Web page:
WHAT IS COMMUNITY SOLAR?
Community solar gives customers the opportunity to share in the cost of building a solar electric project, making it more affordable. Customers also don't have to worry about weighing down their roofs, finding ideal sun exposure on their properties, following building codes, paying for ongoing maintenance or other concerns associated with owning their own solar energy system. Although we don't have all the answers yet on this project, here are a few other frequently asked questions:
Why is Okanogan County PUD doing community solar?
Our customers have expressed their desire to take advantage of the sunny Okanogan Valley and generate electricity here at home. But doing individual rooftop solar can be cost-prohibitive and complicated, so that very few are able to own their own system. It is also a way to take part in renewable, carbon-free energy, adding to the PUD’s portfolio currently at about 96 percent carbon-free.
How big is the Sunny Okanogan Community Solar project? How much energy will it produce?
The project is approved for up to 74.4 kilowatts, but we will decide on the size of the project based on affordability and community support.
How can I participate?
1. Join our Sunny Okanogan Solar Club: You don’t have to buy units to be in the club, just be interested in the project and its future and be an Okanogan County PUD customer. The group will likely meet monthly.
2. Buy units when they become available: We will be selling units at an affordable cost once we have established the cost of the project (a unit is NOT equal to a panel). Only Okanogan County PUD customers can buy units. There will be options for low-income participants as well. The cost will be required upfront in a lump sum, and will be made sometime in early 2020 - participants will be notified of the timeframe to buy units, but the exact date is yet to be determined.
Anyone interested in participating must complete an interest form. Once turned in, the form will be the guide for all contact with participants, and will guide decisions on how large of a project to pursue.
How much will the full project cost?
We will get official bids on the project in the coming months. We also anticipate receiving grants to help cover a portion of the cost and make participation more feasible for more of our customers.
Who pays for ongoing maintenance and repairs?
The per-unit upfront cost includes maintenance and repair costs.
How will I benefit from this project?
Those who participate in the project by purchasing units will see payment come in two ways:
1. A generation credit on their bill based on their proportional share of the energy produced by the project, continuing as long as the project is in operation, and
2. An annual production incentive through Washington State at $0.14 per kWh, available for 8 years and capped at $5,000 per year, per customer. State production incentives are subject to changes in state law and cannot be guaranteed year-to-year.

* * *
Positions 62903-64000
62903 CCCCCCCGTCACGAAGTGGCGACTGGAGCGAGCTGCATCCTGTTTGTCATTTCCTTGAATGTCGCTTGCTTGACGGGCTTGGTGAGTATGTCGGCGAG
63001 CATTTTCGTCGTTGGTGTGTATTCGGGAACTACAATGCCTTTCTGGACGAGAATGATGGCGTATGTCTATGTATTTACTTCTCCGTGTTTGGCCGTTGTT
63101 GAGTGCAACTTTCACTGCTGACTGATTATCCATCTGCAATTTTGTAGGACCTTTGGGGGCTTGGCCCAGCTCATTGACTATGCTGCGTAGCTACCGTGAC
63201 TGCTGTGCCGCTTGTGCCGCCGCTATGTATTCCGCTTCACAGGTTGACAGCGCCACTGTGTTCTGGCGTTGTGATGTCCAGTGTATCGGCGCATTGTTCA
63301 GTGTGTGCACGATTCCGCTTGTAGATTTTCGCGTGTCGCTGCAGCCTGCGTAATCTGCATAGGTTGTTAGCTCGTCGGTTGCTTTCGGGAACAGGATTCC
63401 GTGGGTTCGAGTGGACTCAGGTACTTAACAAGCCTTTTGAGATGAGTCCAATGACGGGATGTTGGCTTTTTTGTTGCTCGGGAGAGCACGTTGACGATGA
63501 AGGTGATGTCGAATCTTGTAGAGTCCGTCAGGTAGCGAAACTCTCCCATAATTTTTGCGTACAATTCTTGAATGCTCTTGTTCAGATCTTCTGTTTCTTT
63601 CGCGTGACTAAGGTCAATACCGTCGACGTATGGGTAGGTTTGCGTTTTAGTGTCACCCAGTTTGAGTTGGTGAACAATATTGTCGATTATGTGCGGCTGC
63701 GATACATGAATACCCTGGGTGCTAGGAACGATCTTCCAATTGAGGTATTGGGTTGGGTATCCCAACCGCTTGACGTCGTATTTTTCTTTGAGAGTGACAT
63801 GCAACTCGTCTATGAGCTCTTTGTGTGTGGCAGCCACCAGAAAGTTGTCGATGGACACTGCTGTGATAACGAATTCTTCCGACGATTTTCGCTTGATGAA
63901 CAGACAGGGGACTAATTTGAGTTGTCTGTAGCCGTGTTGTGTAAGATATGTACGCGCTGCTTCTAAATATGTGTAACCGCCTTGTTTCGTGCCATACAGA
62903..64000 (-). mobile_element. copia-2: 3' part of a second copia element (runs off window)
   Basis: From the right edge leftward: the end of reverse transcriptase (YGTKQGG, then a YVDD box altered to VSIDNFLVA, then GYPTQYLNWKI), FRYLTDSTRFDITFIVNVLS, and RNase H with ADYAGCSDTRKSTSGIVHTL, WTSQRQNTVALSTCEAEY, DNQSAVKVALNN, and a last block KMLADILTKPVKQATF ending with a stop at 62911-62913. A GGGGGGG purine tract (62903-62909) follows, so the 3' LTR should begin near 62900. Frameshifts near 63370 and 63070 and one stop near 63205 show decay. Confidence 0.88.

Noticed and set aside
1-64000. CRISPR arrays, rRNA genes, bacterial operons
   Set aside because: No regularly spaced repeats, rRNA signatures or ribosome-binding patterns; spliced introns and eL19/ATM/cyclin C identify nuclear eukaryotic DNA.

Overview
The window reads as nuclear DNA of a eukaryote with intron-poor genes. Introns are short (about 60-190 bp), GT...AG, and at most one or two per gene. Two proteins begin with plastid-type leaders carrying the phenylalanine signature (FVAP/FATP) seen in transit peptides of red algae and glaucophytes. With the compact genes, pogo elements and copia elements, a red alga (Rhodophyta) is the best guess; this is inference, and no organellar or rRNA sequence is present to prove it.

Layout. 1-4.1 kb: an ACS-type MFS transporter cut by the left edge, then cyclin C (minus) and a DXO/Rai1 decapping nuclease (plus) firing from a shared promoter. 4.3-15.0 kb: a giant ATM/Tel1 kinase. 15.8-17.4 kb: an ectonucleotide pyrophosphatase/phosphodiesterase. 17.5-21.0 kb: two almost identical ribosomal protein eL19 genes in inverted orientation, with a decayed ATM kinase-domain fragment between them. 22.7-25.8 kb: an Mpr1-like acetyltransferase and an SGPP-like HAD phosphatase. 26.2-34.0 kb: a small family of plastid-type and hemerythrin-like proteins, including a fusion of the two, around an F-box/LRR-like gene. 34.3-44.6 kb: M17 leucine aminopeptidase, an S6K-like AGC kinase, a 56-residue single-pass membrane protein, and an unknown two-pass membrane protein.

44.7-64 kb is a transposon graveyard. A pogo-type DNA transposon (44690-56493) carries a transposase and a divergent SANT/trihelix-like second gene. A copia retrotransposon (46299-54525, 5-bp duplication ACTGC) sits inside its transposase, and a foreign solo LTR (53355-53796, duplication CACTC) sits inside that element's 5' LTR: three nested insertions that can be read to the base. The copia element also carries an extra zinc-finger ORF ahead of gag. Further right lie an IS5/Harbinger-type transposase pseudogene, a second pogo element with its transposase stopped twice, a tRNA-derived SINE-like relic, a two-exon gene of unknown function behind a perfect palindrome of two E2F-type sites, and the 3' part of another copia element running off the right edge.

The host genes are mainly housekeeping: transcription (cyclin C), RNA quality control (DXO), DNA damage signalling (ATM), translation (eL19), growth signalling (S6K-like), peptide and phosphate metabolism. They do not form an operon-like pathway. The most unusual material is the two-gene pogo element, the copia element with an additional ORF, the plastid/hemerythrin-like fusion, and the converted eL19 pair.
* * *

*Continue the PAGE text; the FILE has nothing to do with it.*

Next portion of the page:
Will participants be eligible for federal tax credits?
We have designed the program to give participants the ability to seek a federal tax credit. Consult your tax advisor to determine how you can make that happen.
Can I monitor the production of the project?
Yes! You will be able to see the project’s current and past production on our website once the project is up and running.
What happens when the project reaches the end of its lifespan?
The project is expected to last 20 years, the point at which solar panels tend to start failing. We will continue to produce as long as we can, but maintenance might prove too expensive, or efficiency might be too poor to continue. Options will be discussed more when we are closer to this point in the project.
Can I transfer my units to another person or organization?
A participant can transfer units to ANY other Okanogan County PUD customer. One might do this if:
1. A participant moves out of our service area, making them ineligible to participate in the community solar program (if you just move to another residence within our area, your units go with you).
2. A participant wants to give someone an awesome gift of renewable, carbon-free energy and allow them to get both the bill credit and state incentive.
3. A participant wants to support a charity or non-profit organization by allowing it to get both the bill credit and state incentive.
4. A participant passes away and leaves their units to another Okanogan PUD customer.
Does the PUD plan on building additional community solar projects in the future?
At this time, we do not have plans for additional projects, partly due to the end of state incentives and the uncertainty of customer interest. However, if the community shows enough interest and incentives return, we could consider future projects.
If you want to participate in community solar, fill out our interest form and email it to email@example.com or drop it by one of our offices.